Monday, October 19, 2009

Gates to visit Japan amid shift in US ties

Gates to visit Japan amid shift in US ties

Tuesday, 20 October 2009 04:25
by Romeo Carlos | Variety News Staff

U.S. Defense Secretary Robert Gates left the nation’s capital Sunday for a week-long trip that will take him to Japan, Korea and Slovakia where he is expected to find ways to shore up allied support for the Afghanistan war, now entering its ninth year of conflict.

Gates is expected to travel to Japan to hold talks with a new government that has signaled a more independent stance toward Washington. Before heading on to Tokyo and Seoul, Gates will make a stopover in Hawaii to oversee a change in leadership at U.S. Pacific Command on Monday (Hawaii time).

Amid the recent announcement by the new Japanese government that it is withdrawing two naval ships from the Indian Ocean used as refueling stops for allies en route to Afghanistan, Great Britain saying this week it will deploy a symbolic force of 500 additional troops conditioned on NATO and the Afghanistan government doing more to fight the resurgent Taliban and indecision in Washington, D.C. about U.S troop increases, Gates will address the realignment of troops not only from Okinawa to Guam, but also South Korea.

Last week the Pentagon said Gates will meet with the new Japanese Prime Minister Yukio Hatoyama, who stated he will seek a "more equal" relationship with the U.S. The defense secretary is expected to take up the sensitive issue of U.S. Marines in Okinawa and the relocation of 8,000 service members and their dependents to Guam by 2014.

It is the first visit to that nation by a U.S. cabinet member since Sept. elections swept the Japanese Democratic Party into power and setting the stage for a transformative alliance structure between the world’s two largest economies and long-time allies.

During the visit Gates will emphasize the importance of an agreement struck with previous Japanese governments on the future of a controversial U.S. Marine base in Okinawa. Hatoyama's center-left government insists on a review of the agreement but U.S. officials have long indicated the administration was not ready to reopen negotiations which could forestall the Guam realignment and subsequent economic boom.

A flurry of Defense Department and Interior officials have visited the island in the past several weeks, along with a recent stopover by a congressional delegation. Local and federal officials have decried the level of frustration endured as the slow progress is made on the pending buildup strategy.

The Japanese prime minister has said he wants a review of the 2006 accord with Washington under which the current base would be closed, thousands of Marines moved to Guam, and others moved to a new U.S. base to be built by 2014 in an Okinawa coastal area. That delay would translate to further exasperations on Guam as the delay could stymie infusion of billions of dollars into the local economy.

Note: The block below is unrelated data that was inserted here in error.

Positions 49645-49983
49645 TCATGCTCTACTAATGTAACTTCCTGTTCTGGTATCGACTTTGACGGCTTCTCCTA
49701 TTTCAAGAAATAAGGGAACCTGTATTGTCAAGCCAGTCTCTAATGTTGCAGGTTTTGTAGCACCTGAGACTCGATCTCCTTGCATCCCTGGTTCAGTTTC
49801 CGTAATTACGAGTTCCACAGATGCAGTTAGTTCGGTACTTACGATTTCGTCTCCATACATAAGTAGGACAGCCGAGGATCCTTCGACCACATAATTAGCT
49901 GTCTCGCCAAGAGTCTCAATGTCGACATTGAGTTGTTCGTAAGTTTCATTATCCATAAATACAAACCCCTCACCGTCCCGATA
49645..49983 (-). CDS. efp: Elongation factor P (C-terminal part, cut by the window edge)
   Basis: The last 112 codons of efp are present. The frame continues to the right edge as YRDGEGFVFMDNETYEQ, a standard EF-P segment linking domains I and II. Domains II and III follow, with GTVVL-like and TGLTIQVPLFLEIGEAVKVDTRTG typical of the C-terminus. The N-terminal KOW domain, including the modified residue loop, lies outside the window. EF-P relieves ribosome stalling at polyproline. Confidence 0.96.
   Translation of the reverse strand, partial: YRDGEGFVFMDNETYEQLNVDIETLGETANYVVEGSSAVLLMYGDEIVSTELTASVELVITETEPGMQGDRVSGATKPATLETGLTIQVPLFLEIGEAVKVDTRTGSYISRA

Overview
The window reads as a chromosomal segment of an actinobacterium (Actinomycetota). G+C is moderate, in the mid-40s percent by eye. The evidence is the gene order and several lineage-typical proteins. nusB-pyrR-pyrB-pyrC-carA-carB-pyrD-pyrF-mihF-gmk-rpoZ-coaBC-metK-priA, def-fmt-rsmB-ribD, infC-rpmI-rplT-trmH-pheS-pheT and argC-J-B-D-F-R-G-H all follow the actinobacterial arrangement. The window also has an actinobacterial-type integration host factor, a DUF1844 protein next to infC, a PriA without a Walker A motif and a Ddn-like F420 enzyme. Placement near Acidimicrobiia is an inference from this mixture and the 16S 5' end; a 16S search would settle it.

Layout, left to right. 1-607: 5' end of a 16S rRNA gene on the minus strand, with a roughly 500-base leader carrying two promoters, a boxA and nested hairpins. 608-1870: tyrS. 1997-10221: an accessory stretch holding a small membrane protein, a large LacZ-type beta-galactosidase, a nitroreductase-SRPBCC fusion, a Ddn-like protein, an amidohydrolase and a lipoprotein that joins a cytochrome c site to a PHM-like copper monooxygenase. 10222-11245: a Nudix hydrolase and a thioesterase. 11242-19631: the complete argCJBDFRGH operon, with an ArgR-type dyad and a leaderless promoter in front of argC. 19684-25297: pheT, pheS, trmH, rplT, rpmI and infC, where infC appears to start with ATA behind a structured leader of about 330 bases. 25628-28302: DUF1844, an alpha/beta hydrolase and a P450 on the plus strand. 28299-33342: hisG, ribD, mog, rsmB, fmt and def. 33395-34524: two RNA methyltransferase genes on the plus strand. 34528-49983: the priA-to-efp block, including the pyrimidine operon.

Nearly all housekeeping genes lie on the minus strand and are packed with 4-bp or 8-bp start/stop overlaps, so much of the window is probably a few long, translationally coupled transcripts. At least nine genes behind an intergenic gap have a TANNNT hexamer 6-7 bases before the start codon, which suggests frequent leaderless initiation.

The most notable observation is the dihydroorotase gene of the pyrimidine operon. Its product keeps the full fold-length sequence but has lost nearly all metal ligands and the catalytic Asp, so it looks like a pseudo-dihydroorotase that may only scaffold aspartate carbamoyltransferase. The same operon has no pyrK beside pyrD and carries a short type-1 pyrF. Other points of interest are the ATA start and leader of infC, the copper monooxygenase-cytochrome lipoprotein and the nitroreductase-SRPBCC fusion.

The U.S. defense chief's trip to Japan comes in advance of a scheduled Nov. visit by President Barack Obama and just as a renewed debate in Japan about where to move the controversial Futenma Air Base - now located in a densely populated urban area of Okinawa.

Japanese press reported last week, Okinawa Governor Hirokazu Nakaima had submitted a position paper to Hatoyama's government agreeing to letting U.S. troops stay on the island as long as the air base was moved away from its current urban setting.

After his visit to Japan, Gates heads to Seoul, South Korea where U.S. troops are transitioning from a base in the densely populated capital to an area just outside the urban limits. The shifting role in the defense posture with another Asian ally further increases the strategic importance of Guam to the future of defense department strategies.

From South Korea, Gates goes to Bratislava, Slovakia, to meet NATO defense ministers for frank talks focusing mostly on Afghanistan.

Obama is not expected to decide on a U.S. strategy for Afghanistan or Pakistan until after Gates returns from his trip. Administration officials have said a decision from the president on what to do about troop increases in the Afghan conflict will come before he departs for his own Asia trip next month.

Its seems just like federal and military officials have come to Guam with the message “be patient,” the defense secretary will take that same mantra to other allies directly and indirectly involved in the Afghanistan conflict and the new U.S. military realignment and global defense posture for the coming century.

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